Common Financial Terms & Concepts

What is an ETF or Exchange Traded Funds? Meaning, Full form, Benefits

Know what is an ETF, its full form and meaning. Learn about the different types of exchange traded funds and their benefits to investors.

When broken down to the atoms, all investment strategies are based on reducing risk. Pooling of funds is no different, which attempts to reduce both systematic and residual risk. One such pool of funds is ETF that we will be discussing here.

What is ETF? Full Form

The full form of ETF is Exchange Traded Fund. Normally referred as acronym \ETF\, these are Exchange-traded funds that can traded on a stock exchange like stocks. They simply offer you the best attributes of both stocks and benefits of mutual funds too.

Exchange Traded Fund: Meaning

An Exchange Traded Fund is similar to both derivatives and mutual funds, in a lot of ways. The first aspect being that an ETF derives its value from a basket of underlying securities, often tracking an underlying index. Also, an ETF is often listed on exchanges, and can be traded throughout the day, unlike its counterpart Mutual Fund which is often traded only once after the markets close.

The idea of an ETF is basically to diversify risk, which is often the only method to reduce risk. The way an ETF does that is by basically spreading the risk across a variety of assets spanning across different companies and industries.

Effectively, this means that when you buy an ETF, every rupee is spread across the underlying index, and it is that index’s value that determines the value and growth of your investment in the ETF. Needless to say that the demand/supply effect on the security’s price is still present, but ultimately, that also depends on the aforementioned aspect.

ETF Example

For example, when you buy into a NIFTY ETF, every rupee spent is basically divided among the assets proportionately. In this instance, suppose you spend Rs 100. Those 100 rupees is spread across all the 50 companies in the index, Rs 10 in one company, Rs 15 in another, etc making 50 parts of that Rs 100. But there is no need for actually buying all these securities, the fund buys these and the said Rs 100 is invested in the fund, so sort of an indirect investment.

Types of ETFs:

There are two types of such exchange traded funds:

1. Passively Managed ETFs:

One type of ETF fund is passively managed, which means the fund just buys all the securities in the index dividing the money in a particular ratio.

2. Actively Managed ETFs:

The other type being actively managed, where the manager and employees are actively buying and selling securities to change the ratio of assets held, but the underlying idea remains the same.

Exchange Traded Fund: Benefits

Some of the advantages of ETFs are as follows:

1. Risk Diversification:

The first benefit is obviously diversification of risk, because if suppose one industry under performs, only that proportion of the investment sustains losses and the rest can still carry those losses and still earn a decent amount, effectively managing risk.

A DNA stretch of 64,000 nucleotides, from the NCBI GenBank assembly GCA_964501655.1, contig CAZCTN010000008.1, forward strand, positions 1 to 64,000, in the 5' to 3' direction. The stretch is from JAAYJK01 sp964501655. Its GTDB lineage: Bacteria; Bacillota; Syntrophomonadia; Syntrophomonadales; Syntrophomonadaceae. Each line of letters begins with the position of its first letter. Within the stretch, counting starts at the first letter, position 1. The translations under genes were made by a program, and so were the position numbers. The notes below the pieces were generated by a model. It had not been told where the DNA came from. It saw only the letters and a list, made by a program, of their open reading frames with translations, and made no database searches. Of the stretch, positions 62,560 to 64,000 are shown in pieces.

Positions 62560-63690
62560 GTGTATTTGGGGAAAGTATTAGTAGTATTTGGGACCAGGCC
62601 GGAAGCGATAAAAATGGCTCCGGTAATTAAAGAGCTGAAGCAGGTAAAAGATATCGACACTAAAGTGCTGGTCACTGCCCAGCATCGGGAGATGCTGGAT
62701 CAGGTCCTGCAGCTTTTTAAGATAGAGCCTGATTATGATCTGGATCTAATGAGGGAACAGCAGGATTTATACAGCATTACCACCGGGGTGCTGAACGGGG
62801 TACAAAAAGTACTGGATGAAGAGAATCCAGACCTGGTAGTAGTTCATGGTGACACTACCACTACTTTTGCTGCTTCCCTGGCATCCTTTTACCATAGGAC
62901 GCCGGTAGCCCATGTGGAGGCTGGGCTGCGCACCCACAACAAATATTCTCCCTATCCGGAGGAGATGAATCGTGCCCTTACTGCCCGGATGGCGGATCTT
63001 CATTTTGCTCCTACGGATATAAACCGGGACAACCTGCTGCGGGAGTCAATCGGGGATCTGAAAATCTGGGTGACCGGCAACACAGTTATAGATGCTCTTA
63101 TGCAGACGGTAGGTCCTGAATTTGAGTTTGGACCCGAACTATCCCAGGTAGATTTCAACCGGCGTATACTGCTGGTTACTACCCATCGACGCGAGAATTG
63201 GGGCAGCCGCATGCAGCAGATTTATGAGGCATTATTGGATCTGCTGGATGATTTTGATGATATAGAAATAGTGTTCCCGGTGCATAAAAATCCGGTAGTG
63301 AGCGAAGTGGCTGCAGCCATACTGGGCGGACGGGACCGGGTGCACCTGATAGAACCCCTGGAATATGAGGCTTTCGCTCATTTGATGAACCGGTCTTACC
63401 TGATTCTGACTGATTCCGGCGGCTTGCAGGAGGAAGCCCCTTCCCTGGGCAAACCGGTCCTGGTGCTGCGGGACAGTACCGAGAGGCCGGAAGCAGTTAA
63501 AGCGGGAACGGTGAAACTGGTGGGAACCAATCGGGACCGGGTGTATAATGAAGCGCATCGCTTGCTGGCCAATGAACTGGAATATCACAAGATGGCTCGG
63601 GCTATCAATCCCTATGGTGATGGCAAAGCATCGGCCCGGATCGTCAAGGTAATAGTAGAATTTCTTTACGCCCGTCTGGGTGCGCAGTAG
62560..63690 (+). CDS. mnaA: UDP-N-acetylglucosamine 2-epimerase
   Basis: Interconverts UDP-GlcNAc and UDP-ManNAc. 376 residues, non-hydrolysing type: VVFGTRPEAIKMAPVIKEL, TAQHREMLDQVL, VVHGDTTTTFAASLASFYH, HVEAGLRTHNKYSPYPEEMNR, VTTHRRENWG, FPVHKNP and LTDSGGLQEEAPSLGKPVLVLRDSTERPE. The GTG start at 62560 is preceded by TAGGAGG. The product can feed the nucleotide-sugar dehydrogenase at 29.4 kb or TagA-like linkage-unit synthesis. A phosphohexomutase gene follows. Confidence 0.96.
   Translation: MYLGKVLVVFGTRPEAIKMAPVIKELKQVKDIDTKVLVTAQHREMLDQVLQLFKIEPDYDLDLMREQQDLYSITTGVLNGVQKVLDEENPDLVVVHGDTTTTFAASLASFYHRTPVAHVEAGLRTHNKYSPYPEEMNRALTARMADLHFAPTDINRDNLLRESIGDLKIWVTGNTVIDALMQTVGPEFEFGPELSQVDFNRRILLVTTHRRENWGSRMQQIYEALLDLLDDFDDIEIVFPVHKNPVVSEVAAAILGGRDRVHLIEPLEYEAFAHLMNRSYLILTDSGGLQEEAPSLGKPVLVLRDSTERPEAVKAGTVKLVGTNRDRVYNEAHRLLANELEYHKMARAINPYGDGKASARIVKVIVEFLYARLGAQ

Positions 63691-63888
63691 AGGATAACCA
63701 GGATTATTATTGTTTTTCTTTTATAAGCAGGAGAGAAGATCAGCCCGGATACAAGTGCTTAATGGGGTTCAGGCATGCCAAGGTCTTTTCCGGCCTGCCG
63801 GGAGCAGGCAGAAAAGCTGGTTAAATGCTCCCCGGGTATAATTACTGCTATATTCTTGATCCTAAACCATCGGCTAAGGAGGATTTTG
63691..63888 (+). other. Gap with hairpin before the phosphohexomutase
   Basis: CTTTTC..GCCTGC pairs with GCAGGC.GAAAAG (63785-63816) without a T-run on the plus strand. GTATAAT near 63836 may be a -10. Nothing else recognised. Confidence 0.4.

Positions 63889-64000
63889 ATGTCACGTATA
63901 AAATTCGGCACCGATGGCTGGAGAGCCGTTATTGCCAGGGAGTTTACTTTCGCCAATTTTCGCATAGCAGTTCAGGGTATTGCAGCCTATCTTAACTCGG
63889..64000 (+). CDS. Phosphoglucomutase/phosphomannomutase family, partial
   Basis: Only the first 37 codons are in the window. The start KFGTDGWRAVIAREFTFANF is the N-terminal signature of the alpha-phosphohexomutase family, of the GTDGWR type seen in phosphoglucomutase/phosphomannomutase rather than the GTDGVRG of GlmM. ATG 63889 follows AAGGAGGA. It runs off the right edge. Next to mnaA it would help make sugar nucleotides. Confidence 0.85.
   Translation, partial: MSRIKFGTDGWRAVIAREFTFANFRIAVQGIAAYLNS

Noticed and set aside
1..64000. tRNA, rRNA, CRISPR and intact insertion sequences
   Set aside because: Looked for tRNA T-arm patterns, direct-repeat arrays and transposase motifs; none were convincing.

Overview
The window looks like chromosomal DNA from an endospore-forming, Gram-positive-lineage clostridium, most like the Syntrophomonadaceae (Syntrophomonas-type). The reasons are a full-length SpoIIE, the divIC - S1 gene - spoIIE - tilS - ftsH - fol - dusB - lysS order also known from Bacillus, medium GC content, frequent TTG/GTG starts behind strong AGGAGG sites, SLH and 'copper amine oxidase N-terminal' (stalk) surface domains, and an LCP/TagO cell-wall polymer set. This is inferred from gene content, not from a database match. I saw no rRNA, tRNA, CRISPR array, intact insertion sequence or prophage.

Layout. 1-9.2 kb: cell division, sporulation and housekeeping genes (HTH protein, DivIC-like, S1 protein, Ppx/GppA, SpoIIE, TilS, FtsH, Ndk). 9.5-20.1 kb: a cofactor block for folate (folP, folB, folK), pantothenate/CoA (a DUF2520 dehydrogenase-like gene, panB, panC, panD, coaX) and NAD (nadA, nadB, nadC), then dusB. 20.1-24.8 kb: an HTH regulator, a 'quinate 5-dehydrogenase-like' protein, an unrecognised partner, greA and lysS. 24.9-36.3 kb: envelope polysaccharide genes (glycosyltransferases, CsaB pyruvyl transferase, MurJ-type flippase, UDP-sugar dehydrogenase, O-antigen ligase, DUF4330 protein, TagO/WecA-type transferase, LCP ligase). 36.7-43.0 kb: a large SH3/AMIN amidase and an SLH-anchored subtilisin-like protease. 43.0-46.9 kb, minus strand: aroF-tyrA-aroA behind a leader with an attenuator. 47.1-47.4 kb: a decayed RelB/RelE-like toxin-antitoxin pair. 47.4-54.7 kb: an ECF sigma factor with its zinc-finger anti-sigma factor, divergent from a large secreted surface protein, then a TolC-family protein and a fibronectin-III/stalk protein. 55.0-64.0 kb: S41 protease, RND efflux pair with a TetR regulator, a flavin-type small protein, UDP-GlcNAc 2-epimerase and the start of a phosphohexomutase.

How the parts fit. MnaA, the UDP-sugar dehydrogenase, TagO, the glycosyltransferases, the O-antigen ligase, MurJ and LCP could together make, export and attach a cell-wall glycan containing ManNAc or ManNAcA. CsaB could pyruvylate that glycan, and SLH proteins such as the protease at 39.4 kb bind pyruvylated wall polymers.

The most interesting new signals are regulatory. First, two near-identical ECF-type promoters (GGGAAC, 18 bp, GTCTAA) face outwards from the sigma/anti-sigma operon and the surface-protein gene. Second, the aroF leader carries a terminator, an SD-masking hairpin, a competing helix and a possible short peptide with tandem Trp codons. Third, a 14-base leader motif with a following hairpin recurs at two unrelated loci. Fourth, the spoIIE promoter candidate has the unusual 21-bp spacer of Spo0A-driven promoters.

2. Cost Efficiency:

The second is lower costs, especially over other such pooling of funds. For example, mutual funds and hedge funds charge a high management fee for such services, of course their job entails more research because the actions are specific. Note that while actively managed ETFs have a little higher cost than passively managed ones, over a period of time, Warren Buffet points out, low cost ETFs always beat such funds’ return.

Ask your questions here

ETF is an investment instrument that tracks a group of securities from a particular asset class and performs according to it. It is managed by a Fund manager who makes sure that the ETF tracks the underlying asset accurately. ETFs are listed on the Stock Exchanges therefore one can buy & sell them within the market hours at their desired prices.

ETFs are investment instruments that are listed on stock exchanges that offer investors to get exposure to a variety of asset classes. ETFs can be of different types tracking a particular asset class like Index, Commodity, and a particular sector. There are some changes in an ETF that include the Expense ratio and some other fixed charges charged by brokers, SEBI, etc.

ETFs are a financial instrument made to track an underlying asset and provide similar returns based on the performance of the underlying. ETFs are listed on stock exchanges which make it easier to buy and sell at desired prices. ETFs are not only limited to stocks but cover a wide range of investment avenues like Commodities, Bonds, etc.

Exchange-Traded Funds or ETFs are an investment tool that tracks particular securities like Equity, Commodity, Bonds, etc. ETFs are available for many categories from which one can choose from. These are listed on Stock Exchanges (NSE & BSE) hence there is ample liquidity and one can easily buy and sell these at their desired price during market hours. Some ETFs available for investment in Indian markets are Equity ETFs, Debt ETFs, etc.

ETFs (Exchange Traded Funds) and Mutual Funds are similar investment vehicles that provide the investors various features. Both have their benefits and shortcomings. ETFs are a good option for passive investors who want to invest in a particular Index or Sector without much rebalancing. On the other hand, Mutual Funds are a better option for active investors who are more active with their investments. One can switch between funds according to their current strategies.